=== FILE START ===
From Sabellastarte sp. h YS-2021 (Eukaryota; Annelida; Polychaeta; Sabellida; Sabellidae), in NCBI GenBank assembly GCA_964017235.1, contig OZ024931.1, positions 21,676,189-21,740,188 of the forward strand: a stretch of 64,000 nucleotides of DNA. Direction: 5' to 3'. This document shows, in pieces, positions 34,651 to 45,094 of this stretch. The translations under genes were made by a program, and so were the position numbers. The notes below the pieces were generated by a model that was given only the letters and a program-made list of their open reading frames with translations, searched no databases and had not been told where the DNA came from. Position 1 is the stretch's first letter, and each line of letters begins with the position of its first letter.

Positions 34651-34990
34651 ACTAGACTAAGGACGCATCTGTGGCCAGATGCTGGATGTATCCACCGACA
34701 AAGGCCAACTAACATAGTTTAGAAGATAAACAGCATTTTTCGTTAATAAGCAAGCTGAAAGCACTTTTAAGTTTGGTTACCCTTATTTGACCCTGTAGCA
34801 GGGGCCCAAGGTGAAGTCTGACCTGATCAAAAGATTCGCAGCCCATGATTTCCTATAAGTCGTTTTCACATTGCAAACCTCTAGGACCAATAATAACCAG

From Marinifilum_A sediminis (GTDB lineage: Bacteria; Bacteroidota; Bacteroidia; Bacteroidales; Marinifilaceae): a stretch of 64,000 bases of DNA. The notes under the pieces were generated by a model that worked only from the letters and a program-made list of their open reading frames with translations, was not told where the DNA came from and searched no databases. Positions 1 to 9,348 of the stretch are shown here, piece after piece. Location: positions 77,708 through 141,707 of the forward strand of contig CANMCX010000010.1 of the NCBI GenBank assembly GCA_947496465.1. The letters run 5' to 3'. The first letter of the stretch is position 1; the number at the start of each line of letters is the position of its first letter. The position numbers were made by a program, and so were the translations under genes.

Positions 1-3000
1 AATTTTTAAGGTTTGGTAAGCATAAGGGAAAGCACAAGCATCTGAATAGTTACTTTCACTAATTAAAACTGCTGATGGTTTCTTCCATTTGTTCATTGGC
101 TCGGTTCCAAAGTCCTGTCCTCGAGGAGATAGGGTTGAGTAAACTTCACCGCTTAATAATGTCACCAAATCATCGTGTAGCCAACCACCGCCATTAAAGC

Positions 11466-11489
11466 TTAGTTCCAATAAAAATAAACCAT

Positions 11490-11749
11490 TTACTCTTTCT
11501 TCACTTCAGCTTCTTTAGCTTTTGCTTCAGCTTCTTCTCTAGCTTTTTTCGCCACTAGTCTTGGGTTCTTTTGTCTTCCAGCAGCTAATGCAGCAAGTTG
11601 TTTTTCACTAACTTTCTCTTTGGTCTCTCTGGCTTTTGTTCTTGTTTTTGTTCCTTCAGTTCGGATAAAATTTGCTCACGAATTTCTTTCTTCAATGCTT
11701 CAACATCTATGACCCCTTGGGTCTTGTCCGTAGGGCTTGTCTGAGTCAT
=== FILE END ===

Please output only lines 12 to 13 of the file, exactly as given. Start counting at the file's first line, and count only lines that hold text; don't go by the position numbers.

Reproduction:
Positions 11490-11749
11490 TTACTCTTTCT